Define Your Audience
TODO: Importance of knowing who you are writing for.
Write to Facilitate Scanning
Users need to find information quickly. People don't read documentation as much as they scan it for solutions to their immediate problem. Writing and presentation styles that seem redundant in essays or other texts are often helpful to people scanning for information.
Readers can find and absorb information more quickly when documentation is clear, concise, and consistent. Also, translators can more easily translate documents with these attributes.
Writing must be clear: Write short, active sentences using everyday vocabulary. Maintain a visual separation between page elements.
Writing must be concise: Minimize content so it can be found and remembered. Keep pages short, modular, and focused on a single topic.
Writing must be consistent: Refer to one thing or idea with the same word throughout the page. Use headlines, lists, and emphasis to signal importance.
Match Writing Style to Purpose
Use a writing style that fits the text's purpose. The most useful styles in documentation are explanatory, procedural, and descriptive.
Explanatory writing is used for special language or concepts that readers need to understand a procedure. Format explanatory text in paragraphs.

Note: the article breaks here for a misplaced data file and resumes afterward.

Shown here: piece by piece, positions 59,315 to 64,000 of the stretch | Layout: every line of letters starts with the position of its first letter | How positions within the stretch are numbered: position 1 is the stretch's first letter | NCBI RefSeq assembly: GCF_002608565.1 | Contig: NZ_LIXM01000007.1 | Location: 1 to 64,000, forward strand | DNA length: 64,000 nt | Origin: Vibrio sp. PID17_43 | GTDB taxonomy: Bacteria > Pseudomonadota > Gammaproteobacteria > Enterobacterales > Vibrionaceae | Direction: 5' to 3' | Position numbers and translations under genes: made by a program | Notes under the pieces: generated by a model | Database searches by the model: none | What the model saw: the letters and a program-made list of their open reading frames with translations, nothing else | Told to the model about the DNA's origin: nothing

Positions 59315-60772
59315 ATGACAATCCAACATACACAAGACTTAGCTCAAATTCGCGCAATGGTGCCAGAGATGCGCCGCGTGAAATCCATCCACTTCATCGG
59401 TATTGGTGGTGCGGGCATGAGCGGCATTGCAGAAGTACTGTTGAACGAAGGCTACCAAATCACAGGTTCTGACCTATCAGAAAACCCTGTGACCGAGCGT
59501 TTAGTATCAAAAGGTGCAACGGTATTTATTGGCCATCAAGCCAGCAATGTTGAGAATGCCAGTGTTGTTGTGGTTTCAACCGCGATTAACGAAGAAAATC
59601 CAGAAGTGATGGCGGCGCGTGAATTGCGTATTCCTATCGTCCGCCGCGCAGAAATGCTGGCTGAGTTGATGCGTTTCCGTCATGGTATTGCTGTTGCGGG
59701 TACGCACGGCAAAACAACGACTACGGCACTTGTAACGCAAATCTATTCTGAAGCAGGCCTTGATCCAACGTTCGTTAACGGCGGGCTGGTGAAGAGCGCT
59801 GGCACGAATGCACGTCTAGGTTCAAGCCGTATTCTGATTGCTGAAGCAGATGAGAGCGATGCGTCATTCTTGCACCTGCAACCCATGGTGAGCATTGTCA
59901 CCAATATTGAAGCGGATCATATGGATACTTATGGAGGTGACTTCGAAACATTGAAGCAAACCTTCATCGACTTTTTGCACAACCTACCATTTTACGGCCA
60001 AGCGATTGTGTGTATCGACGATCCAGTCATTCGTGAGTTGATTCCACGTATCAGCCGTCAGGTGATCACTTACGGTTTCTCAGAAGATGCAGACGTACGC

Procedural writing is used to explain to readers precisely what steps they must take to complete a task. Write procedural text as numbered lists. Inform readers what to expect when they have finished the task.
Unlike the other two, descriptive writing is used primarily in reference material. It gives a short definition or identifies where a feature can be found. Lists and tables are useful in formatting descriptive text.
The section Writing for an International Audience gives more guidance on writing style.
Match Formatting to Importance
Formatting text gives a visual hierarchy that lets readers see the overall content of the page by scanning it.
Headlines summarize the topic of the underlying information. Scanning headlines gives readers an accurate picture of the detailed contents.
Lists allow readers to skip over explanations they don't need and get straight to a solution.
Admonitions (callouts) package relevant information that doesn't fit into the primary flow of the topic.
Emphasis lets readers pick words out of paragraphs, lists, and examples. Emphasizing key concepts provides readers with an overview of the topic before reading the relevant text.
Formatting conventions list visual styles and their use.